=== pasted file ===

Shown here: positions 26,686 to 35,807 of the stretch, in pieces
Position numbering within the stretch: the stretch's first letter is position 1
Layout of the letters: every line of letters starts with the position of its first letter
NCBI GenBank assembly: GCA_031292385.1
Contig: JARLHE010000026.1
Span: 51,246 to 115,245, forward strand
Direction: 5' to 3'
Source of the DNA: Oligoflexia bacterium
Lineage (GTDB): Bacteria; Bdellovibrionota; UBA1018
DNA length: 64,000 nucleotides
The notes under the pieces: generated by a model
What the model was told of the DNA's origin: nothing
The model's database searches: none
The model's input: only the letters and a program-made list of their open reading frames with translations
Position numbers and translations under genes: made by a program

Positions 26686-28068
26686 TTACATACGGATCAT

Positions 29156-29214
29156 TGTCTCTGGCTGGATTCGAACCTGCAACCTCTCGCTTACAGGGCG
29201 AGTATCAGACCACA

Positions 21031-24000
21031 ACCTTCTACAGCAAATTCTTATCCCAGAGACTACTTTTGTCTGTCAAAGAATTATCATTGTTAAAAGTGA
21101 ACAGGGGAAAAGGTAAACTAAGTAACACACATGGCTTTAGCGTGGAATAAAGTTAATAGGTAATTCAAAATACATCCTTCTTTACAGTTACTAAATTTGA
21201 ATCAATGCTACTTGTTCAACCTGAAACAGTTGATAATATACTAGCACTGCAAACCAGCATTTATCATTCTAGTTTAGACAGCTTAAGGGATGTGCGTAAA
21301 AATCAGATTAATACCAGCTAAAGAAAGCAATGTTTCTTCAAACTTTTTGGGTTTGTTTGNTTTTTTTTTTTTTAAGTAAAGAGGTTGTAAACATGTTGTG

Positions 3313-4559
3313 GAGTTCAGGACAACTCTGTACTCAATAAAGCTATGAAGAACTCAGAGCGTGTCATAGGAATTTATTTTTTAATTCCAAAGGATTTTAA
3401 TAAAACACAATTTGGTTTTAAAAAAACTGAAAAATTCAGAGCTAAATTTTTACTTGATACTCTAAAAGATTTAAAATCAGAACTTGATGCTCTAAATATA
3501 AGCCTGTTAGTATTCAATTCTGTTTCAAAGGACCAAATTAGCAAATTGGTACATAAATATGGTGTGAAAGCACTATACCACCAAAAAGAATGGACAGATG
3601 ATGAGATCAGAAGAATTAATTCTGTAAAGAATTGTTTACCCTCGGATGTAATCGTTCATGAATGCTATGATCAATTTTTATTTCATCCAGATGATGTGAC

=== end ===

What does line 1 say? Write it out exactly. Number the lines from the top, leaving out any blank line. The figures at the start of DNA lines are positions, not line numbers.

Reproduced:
Shown here: positions 26,686 to 35,807 of the stretch, in pieces